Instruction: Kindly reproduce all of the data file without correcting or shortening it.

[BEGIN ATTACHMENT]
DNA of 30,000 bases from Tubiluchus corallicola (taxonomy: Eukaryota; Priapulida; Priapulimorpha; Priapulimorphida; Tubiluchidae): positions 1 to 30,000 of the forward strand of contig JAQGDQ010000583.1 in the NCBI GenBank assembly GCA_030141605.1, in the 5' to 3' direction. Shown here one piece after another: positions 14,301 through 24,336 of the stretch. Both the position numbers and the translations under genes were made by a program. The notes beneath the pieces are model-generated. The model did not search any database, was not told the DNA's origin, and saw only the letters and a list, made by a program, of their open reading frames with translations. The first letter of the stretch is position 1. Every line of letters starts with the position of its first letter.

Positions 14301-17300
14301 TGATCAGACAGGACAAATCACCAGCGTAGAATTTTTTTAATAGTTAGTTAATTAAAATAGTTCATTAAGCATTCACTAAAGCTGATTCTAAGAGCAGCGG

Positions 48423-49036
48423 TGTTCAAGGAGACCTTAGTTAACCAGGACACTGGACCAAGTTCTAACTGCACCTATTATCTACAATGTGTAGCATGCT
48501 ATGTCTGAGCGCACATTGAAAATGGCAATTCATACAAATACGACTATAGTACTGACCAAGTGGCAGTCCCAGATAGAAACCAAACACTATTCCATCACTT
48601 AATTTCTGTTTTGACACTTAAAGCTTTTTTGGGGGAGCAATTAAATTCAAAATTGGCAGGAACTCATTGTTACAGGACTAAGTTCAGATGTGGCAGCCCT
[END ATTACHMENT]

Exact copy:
DNA of 30,000 bases from Tubiluchus corallicola (taxonomy: Eukaryota; Priapulida; Priapulimorpha; Priapulimorphida; Tubiluchidae): positions 1 to 30,000 of the forward strand of contig JAQGDQ010000583.1 in the NCBI GenBank assembly GCA_030141605.1, in the 5' to 3' direction. Shown here one piece after another: positions 14,301 through 24,336 of the stretch. Both the position numbers and the translations under genes were made by a program. The notes beneath the pieces are model-generated. The model did not search any database, was not told the DNA's origin, and saw only the letters and a list, made by a program, of their open reading frames with translations. The first letter of the stretch is position 1. Every line of letters starts with the position of its first letter.

Positions 14301-17300
14301 TGATCAGACAGGACAAATCACCAGCGTAGAATTTTTTTAATAGTTAGTTAATTAAAATAGTTCATTAAGCATTCACTAAAGCTGATTCTAAGAGCAGCGG

Positions 48423-49036
48423 TGTTCAAGGAGACCTTAGTTAACCAGGACACTGGACCAAGTTCTAACTGCACCTATTATCTACAATGTGTAGCATGCT
48501 ATGTCTGAGCGCACATTGAAAATGGCAATTCATACAAATACGACTATAGTACTGACCAAGTGGCAGTCCCAGATAGAAACCAAACACTATTCCATCACTT
48601 AATTTCTGTTTTGACACTTAAAGCTTTTTTGGGGGAGCAATTAAATTCAAAATTGGCAGGAACTCATTGTTACAGGACTAAGTTCAGATGTGGCAGCCCT